It's okay to go out there and just have fun. Or, throw away your goals if conditions dictate. This might have gone very differently if I hadn't worried about pace, personal records or milestone times. If I had taken more and/or longer walk breaks earlier I might have stood a chance to finish at around 4:30-4:40 instead of 4:59. And probably would have felt a lot better, too. Instead, for the first 15 miles I walked only when drinking water (at about every mile marker) and I think that cost my legs and lungs a much needed break in the action.
Recumbant bikes are just plain dorky. The marathon course was essentially a giant loop around Presque Isle State Park and the inside lane was closed to traffic during the race. So traffic had only one lane in which to operate. At one point a cyclist (I use the term loosely here) had traffic backed up adjacent to the race course. He must not have realized (or chose to ignore) that there was a bike path that also loops around the park that he could have used. And he just looked goofy, waving cars past him with his big blinking light on the back of his lounge chair with wheels.
Sunday, September 14, 2008
Tuesday: Run 4.0 miles, 38 min. Felt surprisingly good. Still a little achiness in my legst, though.
Thursday: Run 4.8 miles, 44 min. Had a slow start but felt pretty good once I got going.
Sunday: Run 26.2 miles, 4:59 I think Left Ear, from The Italian Job put it best: "I had a bad experience." More to follow...
Total: Run 35 miles, cycle 16.7 miles.
Well, the marathon didn't exactly go as planned - I'll post on that some time tomorrow. The rest of the week I think went pretty well, though. I recovered my fatigued legs in time for the weekendand got 35 miles of training done. I would have liked to have ridden my bike more but the weather conspired with my need for extra rest this week to keep me off of two wheels.
Friday, September 12, 2008
We're still a few days out, so it will likely change, in fact a 40% probability of precipitation is better than the 60% that was displayed this morning. But even if it doesn't rain, the humidity will be murder. I'll definitely be packing a couple towels to dry off with before getting in the car to ride home.
I also have questions now about my hydration plan - will the aid stations at each mile be enough? And worries about chaffing brought on by wet conditions. In my mind I'm developing an equipment strategy (I do think that the aid stations will be sufficient) and a recovery strategy, so I feel confident I can finish 26.2 miles in less than my time at Harrisburg and also potential break four hours.
So here are my three goal times for the 2008 Erie Marathon at Presque Isle:
1. Disappointment: 4:19:41 (time from Harrisburg) Even on a humid, rainy September morning I should be able to set a new PR.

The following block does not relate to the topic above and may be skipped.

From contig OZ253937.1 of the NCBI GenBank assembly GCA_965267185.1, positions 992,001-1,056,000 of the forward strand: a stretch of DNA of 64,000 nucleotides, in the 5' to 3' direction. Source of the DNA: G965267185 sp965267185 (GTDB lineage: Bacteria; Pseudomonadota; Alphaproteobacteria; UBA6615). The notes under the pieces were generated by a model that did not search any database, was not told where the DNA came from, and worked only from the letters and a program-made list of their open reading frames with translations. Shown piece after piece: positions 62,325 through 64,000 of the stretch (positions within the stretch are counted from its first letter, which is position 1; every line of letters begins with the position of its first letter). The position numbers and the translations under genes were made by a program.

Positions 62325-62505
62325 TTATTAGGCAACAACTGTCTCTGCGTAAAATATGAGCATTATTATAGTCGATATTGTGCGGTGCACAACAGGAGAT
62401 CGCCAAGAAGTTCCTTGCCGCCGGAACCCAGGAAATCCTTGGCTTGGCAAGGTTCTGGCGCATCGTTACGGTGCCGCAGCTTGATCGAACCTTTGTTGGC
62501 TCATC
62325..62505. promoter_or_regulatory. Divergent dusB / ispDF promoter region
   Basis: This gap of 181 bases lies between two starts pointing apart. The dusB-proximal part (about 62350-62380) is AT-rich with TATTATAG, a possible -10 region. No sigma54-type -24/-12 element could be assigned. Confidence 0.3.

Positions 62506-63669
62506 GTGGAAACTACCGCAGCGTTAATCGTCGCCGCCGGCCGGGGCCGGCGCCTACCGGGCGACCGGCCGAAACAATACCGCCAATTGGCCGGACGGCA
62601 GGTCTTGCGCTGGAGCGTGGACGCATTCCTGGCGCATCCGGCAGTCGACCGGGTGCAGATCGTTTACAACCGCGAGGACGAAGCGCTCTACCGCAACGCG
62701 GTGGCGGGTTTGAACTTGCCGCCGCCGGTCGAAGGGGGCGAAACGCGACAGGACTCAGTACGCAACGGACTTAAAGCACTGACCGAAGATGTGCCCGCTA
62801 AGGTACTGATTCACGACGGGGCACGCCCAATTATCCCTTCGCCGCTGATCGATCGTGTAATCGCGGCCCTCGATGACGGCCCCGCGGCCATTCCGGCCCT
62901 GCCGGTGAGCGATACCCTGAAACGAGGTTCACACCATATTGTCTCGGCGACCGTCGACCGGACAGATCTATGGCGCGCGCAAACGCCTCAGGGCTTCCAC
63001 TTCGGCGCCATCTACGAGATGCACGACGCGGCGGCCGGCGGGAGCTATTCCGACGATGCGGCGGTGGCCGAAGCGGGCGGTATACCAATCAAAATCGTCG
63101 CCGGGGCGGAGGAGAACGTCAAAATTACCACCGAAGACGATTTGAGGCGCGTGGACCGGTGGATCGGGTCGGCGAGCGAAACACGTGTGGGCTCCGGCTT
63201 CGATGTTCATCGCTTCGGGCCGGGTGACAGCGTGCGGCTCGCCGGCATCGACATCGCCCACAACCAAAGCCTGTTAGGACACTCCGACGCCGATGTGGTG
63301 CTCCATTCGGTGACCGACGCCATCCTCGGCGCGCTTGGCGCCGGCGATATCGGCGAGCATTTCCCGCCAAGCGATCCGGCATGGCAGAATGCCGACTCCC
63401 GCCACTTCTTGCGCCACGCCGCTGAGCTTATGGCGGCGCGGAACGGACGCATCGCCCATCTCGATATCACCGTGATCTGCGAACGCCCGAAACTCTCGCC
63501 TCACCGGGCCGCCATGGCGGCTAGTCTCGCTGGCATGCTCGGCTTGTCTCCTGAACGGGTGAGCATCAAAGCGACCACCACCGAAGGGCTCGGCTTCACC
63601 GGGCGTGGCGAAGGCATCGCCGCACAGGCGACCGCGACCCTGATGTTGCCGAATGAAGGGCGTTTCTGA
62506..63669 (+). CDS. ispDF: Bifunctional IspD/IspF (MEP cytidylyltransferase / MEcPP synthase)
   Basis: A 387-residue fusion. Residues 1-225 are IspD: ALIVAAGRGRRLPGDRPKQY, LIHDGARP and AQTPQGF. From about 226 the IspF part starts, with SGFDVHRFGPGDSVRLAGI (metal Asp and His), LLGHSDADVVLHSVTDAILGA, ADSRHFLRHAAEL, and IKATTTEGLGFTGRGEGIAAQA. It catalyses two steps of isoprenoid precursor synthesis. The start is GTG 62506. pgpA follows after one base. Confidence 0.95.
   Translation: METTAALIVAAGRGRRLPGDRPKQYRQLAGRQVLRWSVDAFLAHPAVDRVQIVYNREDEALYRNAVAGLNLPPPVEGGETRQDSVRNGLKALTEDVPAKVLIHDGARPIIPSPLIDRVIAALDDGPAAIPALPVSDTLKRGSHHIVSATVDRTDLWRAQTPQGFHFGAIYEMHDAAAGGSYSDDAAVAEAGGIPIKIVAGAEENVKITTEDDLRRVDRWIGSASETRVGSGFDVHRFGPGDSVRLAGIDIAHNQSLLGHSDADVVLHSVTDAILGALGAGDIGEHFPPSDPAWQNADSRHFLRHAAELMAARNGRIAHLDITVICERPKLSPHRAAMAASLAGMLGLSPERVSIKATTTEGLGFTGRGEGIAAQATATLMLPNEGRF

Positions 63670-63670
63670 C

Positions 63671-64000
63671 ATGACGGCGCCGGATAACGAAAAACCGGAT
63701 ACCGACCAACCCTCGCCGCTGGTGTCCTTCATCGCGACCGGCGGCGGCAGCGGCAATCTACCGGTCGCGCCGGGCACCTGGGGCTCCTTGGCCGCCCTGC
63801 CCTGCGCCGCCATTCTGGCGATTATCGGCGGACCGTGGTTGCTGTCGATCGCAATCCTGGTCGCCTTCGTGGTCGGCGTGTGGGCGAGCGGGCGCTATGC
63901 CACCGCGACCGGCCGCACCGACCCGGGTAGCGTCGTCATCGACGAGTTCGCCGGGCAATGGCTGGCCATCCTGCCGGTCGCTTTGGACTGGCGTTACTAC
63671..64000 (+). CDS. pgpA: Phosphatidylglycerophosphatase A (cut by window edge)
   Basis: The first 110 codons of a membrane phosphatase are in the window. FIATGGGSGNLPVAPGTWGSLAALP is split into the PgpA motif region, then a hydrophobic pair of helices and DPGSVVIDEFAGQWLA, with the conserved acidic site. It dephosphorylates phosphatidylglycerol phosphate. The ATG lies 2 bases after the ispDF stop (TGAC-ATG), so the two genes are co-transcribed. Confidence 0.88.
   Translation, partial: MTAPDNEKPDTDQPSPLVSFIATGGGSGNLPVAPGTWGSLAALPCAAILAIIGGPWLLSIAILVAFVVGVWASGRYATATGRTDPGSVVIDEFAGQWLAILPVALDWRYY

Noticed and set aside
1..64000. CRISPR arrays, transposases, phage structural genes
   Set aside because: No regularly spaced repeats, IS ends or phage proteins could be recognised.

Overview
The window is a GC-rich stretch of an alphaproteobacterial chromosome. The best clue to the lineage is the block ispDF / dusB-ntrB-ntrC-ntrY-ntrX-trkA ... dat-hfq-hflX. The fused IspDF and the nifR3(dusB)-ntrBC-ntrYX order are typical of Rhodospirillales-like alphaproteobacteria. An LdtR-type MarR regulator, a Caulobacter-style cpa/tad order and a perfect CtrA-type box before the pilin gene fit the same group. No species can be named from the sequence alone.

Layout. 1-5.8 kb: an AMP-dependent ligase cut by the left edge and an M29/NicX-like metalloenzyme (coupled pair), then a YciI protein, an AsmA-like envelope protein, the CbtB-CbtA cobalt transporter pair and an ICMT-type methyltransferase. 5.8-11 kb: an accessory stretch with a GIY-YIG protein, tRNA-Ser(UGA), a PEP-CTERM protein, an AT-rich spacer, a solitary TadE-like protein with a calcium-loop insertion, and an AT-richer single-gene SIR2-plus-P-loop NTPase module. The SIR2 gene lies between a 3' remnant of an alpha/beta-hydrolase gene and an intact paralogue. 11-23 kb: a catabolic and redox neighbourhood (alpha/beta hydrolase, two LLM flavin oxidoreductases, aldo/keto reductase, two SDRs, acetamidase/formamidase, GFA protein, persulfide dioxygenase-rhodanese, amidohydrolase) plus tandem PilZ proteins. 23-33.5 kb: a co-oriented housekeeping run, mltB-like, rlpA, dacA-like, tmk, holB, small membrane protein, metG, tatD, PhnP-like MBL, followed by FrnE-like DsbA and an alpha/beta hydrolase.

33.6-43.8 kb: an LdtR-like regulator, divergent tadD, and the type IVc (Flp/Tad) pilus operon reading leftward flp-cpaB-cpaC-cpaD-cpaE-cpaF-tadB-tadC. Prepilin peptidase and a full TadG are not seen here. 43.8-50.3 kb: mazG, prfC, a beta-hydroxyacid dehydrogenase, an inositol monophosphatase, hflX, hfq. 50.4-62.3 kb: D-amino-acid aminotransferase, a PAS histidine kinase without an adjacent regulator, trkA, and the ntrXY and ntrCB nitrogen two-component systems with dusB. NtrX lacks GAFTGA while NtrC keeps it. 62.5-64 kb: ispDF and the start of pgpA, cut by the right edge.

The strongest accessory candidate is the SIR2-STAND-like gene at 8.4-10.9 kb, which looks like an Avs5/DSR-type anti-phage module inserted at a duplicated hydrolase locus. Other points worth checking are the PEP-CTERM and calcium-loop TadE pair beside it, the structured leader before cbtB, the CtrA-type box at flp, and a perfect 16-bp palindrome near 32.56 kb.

2. Satisfaction: 4:10. I've done some calculations using the Runnersworld.com calculator and adjusted the results based on my race history and a 4:10 marathon should be very doable.
3. Optimum: 3:59:59 This has been my stated goal all year, a sub-four hour marathon. I'll start out at this pace and if I'm feeling it, I'll keep it there, but considering the conditions I may choose to dial it back a bit and shoot for the 4:10 goal.
Tune back in on Monday to see my results!
Thursday, September 11, 2008
To my surprise, I discovered that my 10-year high school reunion was happening next Saturday! But I am not going, because I've got a wedding to go to that evening (ironically, in Upstate New York).
Actually I probably wouldn't go anyways. I haven't kept up with anybody from high school at all. I tried for a couple years into college but interest faded with distance. Actually, I'm pretty lousy at keeping up with my college friends even though one of them practically lives right around the corner from me.
...and I'm not so sure that those I hung out with in high school would be at the reunion anyways.
I also get the sense that not many of my friends even keep up with each other any more. From what I can tell from the alumni site, we've all moved all over the place. (There really aren't that many jobs in Upstate New York.) And many of my friends (including Jim Pasquini, mentioned in yesterday's post) aren't even listed on the alumni site.
Anyhow, it was cool to see some names I recognized (and scary to see one on the Class of '96 "in memory of" list) and while I didn't (actively) try to reconnect with anyone, I registered on the alumni site and included a link to this blog (it looks like I'm the only one with a blog). So if you're from the Wayne Class of '98 leave a comment!
Wednesday, September 10, 2008
A little over 10 years ago I began my first (and only) season on the Wayne Central High School Golf Team. I stunk. My friend, Jim Pasquini and I had taken up golf the summer before our senior years and decided joining the golf team because we thought being on the golf team was a great way to play free golf. And it was.
Immediately we realized that we would be among the bottom-dwellers as far as talent goes on our team. So one day early in the season, I think it may have still been March, we decided to go golfing on a Saturday, because our five days a week for practice at a private country club (not because we were members, but because it was our school's home course) wasn't doing the trick.